At E3 2017 the outlook for VR is stronger than ever, but even so, whether it's the HTC Vive, Oculus Rift or PS VR, they all have one shared factor we're willing away: that damn cable. In games that involved a lot of movement, I'm constantly fearful of tripping over it in games, and even when I'm not it's hard to ignore it's there, following me around like an annoying reminder that I'll eventually have to return to the godforsaken reality I came from.
We're hearing and seeing plenty about how VR is going to look better, sound better, feel better, but there's a much larger problem to overcome: how the hell do we maneuver in these virtual worlds? HTC and Valve went a short distance to solving that with room scale - Oculus too - but even then you're still restricted to a relatively small play space. And yeah, headsets like the Pico Goblin offer full untethered movement, but not with the high-end games you'll find on the aforementioned headsets.
Sony's E3 2017 presentation might have briefer than expected, but VR was well and truly on the menu. From Microsoft? Not one iota. Has it forgotten last year promising the Xbox One X (at the time Scorpio) would be VR-ready? Does it not remember getting Bethesda's Todd Howard to pop his head up and praise a console powerful enough to run Fallout 4 VR? If you watched Microsoft's 2017 briefing, you'd be forgiven for thinking so.
Muck Rack makes it simple to find people, tweets, or articles that mention any name, keyword, company, hashtag etc. We've compiled this guide to help you make the most of your search.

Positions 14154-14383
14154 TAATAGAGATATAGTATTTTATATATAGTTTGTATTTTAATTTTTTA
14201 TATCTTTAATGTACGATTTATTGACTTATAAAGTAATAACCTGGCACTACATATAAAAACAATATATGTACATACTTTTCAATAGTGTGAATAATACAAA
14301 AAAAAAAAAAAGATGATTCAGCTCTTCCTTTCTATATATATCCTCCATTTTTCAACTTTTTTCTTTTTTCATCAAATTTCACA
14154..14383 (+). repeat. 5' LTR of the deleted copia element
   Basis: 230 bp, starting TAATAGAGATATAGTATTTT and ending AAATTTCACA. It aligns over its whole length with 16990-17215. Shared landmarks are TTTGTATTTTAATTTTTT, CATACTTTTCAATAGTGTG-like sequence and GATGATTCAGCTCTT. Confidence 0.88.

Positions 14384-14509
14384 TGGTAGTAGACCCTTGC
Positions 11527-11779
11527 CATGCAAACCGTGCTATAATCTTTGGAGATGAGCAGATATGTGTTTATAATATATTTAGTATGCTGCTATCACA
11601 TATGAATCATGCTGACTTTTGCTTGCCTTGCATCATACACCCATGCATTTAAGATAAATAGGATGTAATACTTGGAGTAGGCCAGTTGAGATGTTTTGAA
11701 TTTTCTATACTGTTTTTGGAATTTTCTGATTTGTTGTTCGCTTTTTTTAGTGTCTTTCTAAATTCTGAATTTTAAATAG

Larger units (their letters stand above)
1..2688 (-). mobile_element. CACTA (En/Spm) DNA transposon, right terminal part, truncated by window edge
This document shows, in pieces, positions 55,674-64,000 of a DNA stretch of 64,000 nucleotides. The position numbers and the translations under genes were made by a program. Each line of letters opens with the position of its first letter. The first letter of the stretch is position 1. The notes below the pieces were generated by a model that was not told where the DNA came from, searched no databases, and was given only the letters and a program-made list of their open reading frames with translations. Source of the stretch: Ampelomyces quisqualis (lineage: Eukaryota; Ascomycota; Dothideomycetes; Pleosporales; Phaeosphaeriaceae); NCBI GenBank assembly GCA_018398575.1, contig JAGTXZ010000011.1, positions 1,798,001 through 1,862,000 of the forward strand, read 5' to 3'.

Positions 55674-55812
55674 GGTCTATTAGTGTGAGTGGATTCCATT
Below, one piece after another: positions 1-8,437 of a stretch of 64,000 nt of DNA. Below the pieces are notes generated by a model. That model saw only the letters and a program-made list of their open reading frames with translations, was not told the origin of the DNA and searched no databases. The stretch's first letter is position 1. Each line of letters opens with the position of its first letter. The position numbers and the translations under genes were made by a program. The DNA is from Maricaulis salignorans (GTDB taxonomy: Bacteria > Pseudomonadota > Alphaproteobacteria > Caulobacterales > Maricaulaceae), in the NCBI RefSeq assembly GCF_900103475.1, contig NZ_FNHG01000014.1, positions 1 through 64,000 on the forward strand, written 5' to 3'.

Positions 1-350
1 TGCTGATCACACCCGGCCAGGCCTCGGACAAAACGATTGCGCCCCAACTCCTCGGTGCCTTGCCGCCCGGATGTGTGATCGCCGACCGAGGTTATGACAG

Selecting a term
Start searching tweets, articles from media outlets, articles mentioned in tweets, journalists'
names, titles and bios with some suggested searches:
Companies or Topics (e.g. iPhone, Microsoft)
Phrases (e.g. "cloud computing") — use quotes to keep the terms together
Twitter handles (e.g. @username) — returns those who have mentioned or replied to
Names (e.g. "David Pogue")
Hashtags (e.g. #sxsw, #london2012)
Bio details (e.g. vegan, Olympics, father)
Muck Rack's Advanced Search allows for many boolean operators.
Find results that mention multiple specified terms, use AND or
+. For example, ensure each result contains both Elon Musk and Mark Zuckerberg by
searching Obama AND Romney or Obama + Romney.
Use the operators OR or , to broaden your search when you'd like either of
multiple terms to appear in results. (This is the default behavior of our search when no operators
are used.) For example, search for democrat OR republican to find results that refer to
Democrats and/or Republicans.
Use NOT or - to subtract results from your search. For
example, searching Disney will yield results about the Walt Disney Company as well as Walt Disney
World Resort. To exclude mentions of Disney World, search for Disney -World or Disney
When using one of these operators with a phrase, enclose it in quotation marks. For example, you can
find results about smartphones excluding Apple's iPhone 4S by searching smartphone -"iPhone
Exact case matching or punctuation
If you're searching for a brand name or keyword that relies on specific punctuation marks or capitalization, you can
find results that match your exact query by adding matchcase: before the keyword you're searching for, like matchcase:E*TRADE .
Use parentheses to separate multiple
boolean phrases. For example, to find journalists talking about having fun in Disney World or
Disneyland, search for ("disney world" OR disneyland) AND fun.
An asterisk can be used to search for any variation of a root word truncated by the asterisk. For example, searching for admin* will return results for administrator, administration, administer, administered, etc.
A near operator is an AND operator where you can control the distance between the words. You can vary the distance the near operation uses by adding a forward slash and number (between 0-99) such as strawberries NEAR/10 "whipped cream", which means the strawberries must exist within 10 words of "whipped cream".